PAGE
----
LOLA home                        HOME        CURRENT ISSUE 

The Broken Trilogy:
Jacques Rivette's Phantoms   

Adrian Martin





At its extreme, film is the rejection of film, its contradiction (its ‘anti-film’): only the milestones remain, the tokens of its ‘passage’; forever past/future.

– Jacques Rivette, 1969 (1)

  1. Jacques Rivette in the collective text ‘Montage’, in Jonathan Rosenbaum (ed.), Rivette: Texts and Interviews (London: British Film Institute, 1977), p. 73.

A proposition: the cinema of Jacques Rivette (1928-2016) is profoundly psychoanalytic. It is psychoanalytic through and through, on every level, and in at least two major ways. First, it practices a wild psychoanalysis – arising from the many forms of improvisation, play, psychodrama, encounter, desiring impulse and acting out. Second, it practices a reflective, secretive, inward-turning psychoanalysis, attuned to the silent working-through of trauma and its after-effects of both mourning and oblivion. This second psychoanalysis is captured well in the poignant koan at the heart of the director’s final film, 36 Views of Pic Saint-Loup (aka Around a Small Mountain, 2009), uttered by Jane Birkin in the central role: ‘My curse is to remember … my curse is to forget’.


Many commentators have intuited this deep connection between cinema and psychoanalysis in Rivette. Jonathan Rosenbaum writes of films that ‘we may remember afterward like shards of unfathomable dreams’. (2) John Hughes titled a 1975 interview with Rivette ‘The Director as Psychoanalyst’, and later suggested that he ‘educates and excites his actors into a kind of conscious dream-state which enables him to film the Unconscious’. (3) Rivette himself – affected by key experimental screen narratives of the mid-1960s including Ingmar Bergman’s Persona (1966), Robert Rossen’s Lilith (1964) and Carl Dreyer’s Gertrud (1964) – superbly evoked the way that certain films, even if they do not ‘function formally as a dream … nevertheless also prescribe an “oneiric” reading: at once the telling of a dream and an analysis (an analysis in which the roles are unceasingly changing …)’. (4)


It is a critical commonplace that Rivette’s films interrogate the conditions of performance – in film, in theatre, in life, in love, in politics. In almost every case, a story of everyday, ever-widening connections between people is juxtaposed with intimations of a hidden conspiracy that sometimes turns out to be whimsical (as in Up Down Fragile, 1995) and oft-times sinister enough to justify the paranoia and breakdown it triggers in individual lives (Out 1: Noli me tangere [1971], Out 1: Spectre [1974], Secret défense [1997]). Sometimes, the ‘top secrets’ behind Rivette’s fictions refer not to some shadowy structure of state power but a familial tangle, thus ‘bringing it all back home’ as many Rivette films manage, each in their diverse ways, to do.


The pattern of remembering and forgetting in Rivette’s cinema – cursed to do both, dwelling in the ‘forever past/future’ – relates not only to characters and their fictions, but the swirls and eddies of the filmic œuvre itself, the gestures it makes in an artistic and cultural sense, and the psychic investments of the principal auteur in his own difficult, unfolding work.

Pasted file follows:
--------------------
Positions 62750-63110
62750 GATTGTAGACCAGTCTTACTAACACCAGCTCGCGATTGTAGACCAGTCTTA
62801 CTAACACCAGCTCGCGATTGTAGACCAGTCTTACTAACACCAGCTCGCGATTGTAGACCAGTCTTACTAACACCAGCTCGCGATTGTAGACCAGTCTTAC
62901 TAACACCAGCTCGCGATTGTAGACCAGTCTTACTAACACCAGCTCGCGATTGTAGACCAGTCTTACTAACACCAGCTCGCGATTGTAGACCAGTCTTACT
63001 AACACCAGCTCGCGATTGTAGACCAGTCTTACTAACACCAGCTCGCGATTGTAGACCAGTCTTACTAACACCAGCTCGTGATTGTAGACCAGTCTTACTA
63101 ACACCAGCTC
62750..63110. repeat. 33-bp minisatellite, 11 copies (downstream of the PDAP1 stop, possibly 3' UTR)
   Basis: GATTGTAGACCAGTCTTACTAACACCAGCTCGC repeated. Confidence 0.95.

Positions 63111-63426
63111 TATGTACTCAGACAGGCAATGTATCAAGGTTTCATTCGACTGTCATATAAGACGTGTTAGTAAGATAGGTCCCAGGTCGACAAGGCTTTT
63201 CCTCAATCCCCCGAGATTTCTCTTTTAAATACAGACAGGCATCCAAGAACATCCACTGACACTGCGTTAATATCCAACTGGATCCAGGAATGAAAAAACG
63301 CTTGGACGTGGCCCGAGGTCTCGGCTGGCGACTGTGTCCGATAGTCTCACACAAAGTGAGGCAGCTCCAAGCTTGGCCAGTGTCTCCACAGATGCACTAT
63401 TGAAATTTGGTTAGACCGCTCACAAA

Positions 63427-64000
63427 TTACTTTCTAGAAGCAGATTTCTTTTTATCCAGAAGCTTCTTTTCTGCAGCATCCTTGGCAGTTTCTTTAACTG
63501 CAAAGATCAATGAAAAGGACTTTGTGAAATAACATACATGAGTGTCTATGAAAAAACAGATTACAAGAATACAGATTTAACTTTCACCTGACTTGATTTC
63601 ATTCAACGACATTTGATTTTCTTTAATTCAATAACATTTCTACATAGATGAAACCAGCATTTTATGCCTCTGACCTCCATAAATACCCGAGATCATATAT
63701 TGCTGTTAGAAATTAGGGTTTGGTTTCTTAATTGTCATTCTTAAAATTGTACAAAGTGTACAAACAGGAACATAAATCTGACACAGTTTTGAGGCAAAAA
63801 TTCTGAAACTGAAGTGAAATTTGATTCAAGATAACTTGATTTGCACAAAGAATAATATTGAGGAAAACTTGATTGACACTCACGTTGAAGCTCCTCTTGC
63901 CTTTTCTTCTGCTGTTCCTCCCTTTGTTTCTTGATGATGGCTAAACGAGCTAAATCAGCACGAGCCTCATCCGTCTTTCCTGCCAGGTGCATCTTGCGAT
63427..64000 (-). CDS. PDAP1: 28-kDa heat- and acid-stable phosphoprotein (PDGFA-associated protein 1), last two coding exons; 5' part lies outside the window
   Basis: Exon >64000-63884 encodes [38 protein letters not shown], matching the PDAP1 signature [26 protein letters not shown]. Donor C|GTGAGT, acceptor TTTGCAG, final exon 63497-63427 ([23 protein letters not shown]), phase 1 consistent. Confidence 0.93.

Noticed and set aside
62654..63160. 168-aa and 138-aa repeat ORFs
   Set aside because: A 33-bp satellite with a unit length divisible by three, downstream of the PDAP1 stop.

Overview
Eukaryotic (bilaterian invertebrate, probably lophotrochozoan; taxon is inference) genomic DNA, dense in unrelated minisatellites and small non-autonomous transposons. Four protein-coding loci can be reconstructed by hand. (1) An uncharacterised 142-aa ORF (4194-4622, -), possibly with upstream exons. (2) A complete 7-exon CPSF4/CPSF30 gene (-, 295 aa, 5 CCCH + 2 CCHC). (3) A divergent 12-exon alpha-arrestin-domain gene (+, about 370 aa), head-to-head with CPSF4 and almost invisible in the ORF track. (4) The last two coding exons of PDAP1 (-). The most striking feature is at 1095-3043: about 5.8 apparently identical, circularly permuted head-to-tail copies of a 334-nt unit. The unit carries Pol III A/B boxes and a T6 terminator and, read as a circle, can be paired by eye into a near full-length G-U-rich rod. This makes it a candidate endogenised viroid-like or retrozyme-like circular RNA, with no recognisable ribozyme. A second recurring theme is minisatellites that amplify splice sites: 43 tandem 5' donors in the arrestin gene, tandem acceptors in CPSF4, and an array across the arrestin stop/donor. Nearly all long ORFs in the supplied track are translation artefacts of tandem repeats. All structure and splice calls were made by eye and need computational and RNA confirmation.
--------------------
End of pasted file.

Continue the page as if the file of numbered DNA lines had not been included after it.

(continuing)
2. Jonathan Rosenbaum, ‘Rivette’s Rupture’, Chicago Reader, 27 February 1992.

3. John Hughes, ‘Autodialogue’, Film Comment (May/June 1978), pp. 70-71.

4. Rivette: Texts, p. 86.











Don’t fail me, or you’ll lose the very memory of me.

– Emmanuelle Béart in Story of Marie and Julien (2003)


In October 1987, upon the release in France of his film Wings of Desire, Wim Wenders was asked to guest-edit a special edition of Cahiers du cinéma. Wenders chose as his theme the dream projects (he called them ‘submarine films’) of other directors: testimonies to films they have always wanted to make, films they have been prevented from making, films still or perpetually in script development. (5)


Some of the entries in the issue are sad, and none more so than Jacques Rivette’s sparse, forlorn page. (6) He retells the story of why his project Story of Marie and Julien (Histoire de Marie et Julien) was not made in 1975. Rivette was, in September of that year, in the middle of what he later described as a ‘mad idea’: the breakneck shooting, back-to-back, of four interrelated feature films. (7) The narrative worlds of the films are not the same or continuous (in fact, they are starkly incommensurate), and each film was to nominally belong to a different genre: love story, mystery-thriller, pirate-adventure, musical. Apart from the elaborate formal experimentation involved in the project (more on this below), only one element really united the four pieces: the decisive presence, in each plot, of female phantoms. The initial title of the series was Les Filles du feu (‘Daughters of Fire’), later renamed Scènes de la vie parallèle (‘Scenes of Parallel Life’) – a transformation of the titles of Honoré de Balzac’s literary series ‘Studies of Manners’, comprising the ‘Scenes’ of Private, Provincial and Parisian Life.